Iowa in February (I know, I know…)
Last February, I gathered — remember gathering? — for Iowa’s first-in-the-nation presidential caucuses. (Let’s not discuss the 2020 fiasco here. May it become simply a forgotten footnote to an odious year.) There was a phalanx of Gen-Zers for Yang. Lots of collegians for Bernie, too. The usual suspects, the party faithful, seemed to go toward Warren. High energy around Mayor Pete, especially I thought among Christians.
In the middle of the big hall was a beleaguered handful for Biden — including a good friend. Biden seemed passe, establishment, bland. Of course, we in Iowa always say our job isn’t to pick a winner, only to winnow the field. We can investigate the unlikely, go out on a limb — see Barack Obama.
My Biden-supporting friend had her reasons. She’d talked to her siblings, most of whom had voted for Trump in 2016, but were increasingly disenchanted, uneasy. “Is there any Democrat who you could see yourself voting for in 2020?” she asked them. “Possibly Biden.” If anyone, it would be Biden. He’s reasonable. He’s got a pretty-fair track record. And so she went and stood with the small, uncool Biden group. She took the bus, rather than demanding an Uber. I joke with her that she should become a high-priced political consultant!
Now I’m riding the Biden bus, too.
Some of this is simply his opponent. I grieve children confined at the border, wilderness in the west ravaged, the bungling snafu that is his response to the Coronavirus, and so much, much more. I lay at his feet a society where it is now acceptable to be publicly and unashamedly hateful, bullying, and bigoted. I can hardly fathom that the US actually has a president who won’t guarantee a peaceful transition of power, who brazenly tries to undermine the checks and balances in our polity. As a nation it seems that we’ve pretty much concluded that character, especially sexual peccadilloes, no longer matter in a president. I’m ambivalent about that conclusion. Still, I’m saddened whenever I hear “president” and “porn star” in the same sentence.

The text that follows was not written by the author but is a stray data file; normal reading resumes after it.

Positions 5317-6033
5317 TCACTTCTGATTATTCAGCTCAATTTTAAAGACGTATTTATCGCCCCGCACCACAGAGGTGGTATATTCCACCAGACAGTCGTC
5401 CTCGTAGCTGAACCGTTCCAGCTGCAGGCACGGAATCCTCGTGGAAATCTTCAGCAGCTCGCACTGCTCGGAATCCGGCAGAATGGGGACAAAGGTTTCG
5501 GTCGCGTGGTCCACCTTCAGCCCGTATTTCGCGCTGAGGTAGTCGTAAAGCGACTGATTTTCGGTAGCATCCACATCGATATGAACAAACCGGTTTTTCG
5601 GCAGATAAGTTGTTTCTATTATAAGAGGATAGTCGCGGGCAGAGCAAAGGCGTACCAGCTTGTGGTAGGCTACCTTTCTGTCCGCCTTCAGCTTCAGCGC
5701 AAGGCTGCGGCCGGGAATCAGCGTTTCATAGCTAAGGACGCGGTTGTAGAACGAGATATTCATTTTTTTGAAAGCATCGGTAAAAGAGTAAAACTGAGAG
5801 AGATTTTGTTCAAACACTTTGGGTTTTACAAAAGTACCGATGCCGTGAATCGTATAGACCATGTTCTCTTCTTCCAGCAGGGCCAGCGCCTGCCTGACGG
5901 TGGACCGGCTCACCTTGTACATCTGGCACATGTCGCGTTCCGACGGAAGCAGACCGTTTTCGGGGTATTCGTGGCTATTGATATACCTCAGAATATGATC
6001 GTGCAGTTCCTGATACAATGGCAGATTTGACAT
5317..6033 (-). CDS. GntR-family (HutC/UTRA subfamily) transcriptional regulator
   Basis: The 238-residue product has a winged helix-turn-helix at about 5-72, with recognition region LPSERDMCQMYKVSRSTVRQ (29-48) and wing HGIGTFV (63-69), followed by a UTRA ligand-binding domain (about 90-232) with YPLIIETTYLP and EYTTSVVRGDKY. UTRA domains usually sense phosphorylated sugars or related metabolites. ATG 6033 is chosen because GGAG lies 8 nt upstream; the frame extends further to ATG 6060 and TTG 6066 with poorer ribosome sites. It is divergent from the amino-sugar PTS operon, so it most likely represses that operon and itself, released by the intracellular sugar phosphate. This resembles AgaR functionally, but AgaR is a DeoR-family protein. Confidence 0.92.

Another Iowa episode — in 2008, a couple of good friends went to a Biden event with a very small attendance. The upside? They got to spend ten to fifteen minutes in a very informal, personal conversation with him. Their take-away? That he is probably brighter and more well-read than often recognized, that he’s articulate and affable, that he is very conversant with Catholic social teachings, that his Catholicism seeps into every aspect of who he is.
I think of Gerald Ford and Harry Truman. Few ever clamored that they should be president. Yet both turned out to be reasonably adequate presidents. No one suggests they be added to Mount Rushmore, but they seemed to do okay. Okay may be just fine.
That’s my hope for a Biden presidency. It may seem like a pretty tepid endorsement. But I’m thinking that my endorsement of any politician, any presidential candidate, should be like endorsing the bus. I wonder if that wouldn’t be good advice for Christians in general, maybe the entire populace. It isn’t sexy or especially exhilarating. It is simply trying to get us to a general vicinity, to the neighborhood.
Get on the bus!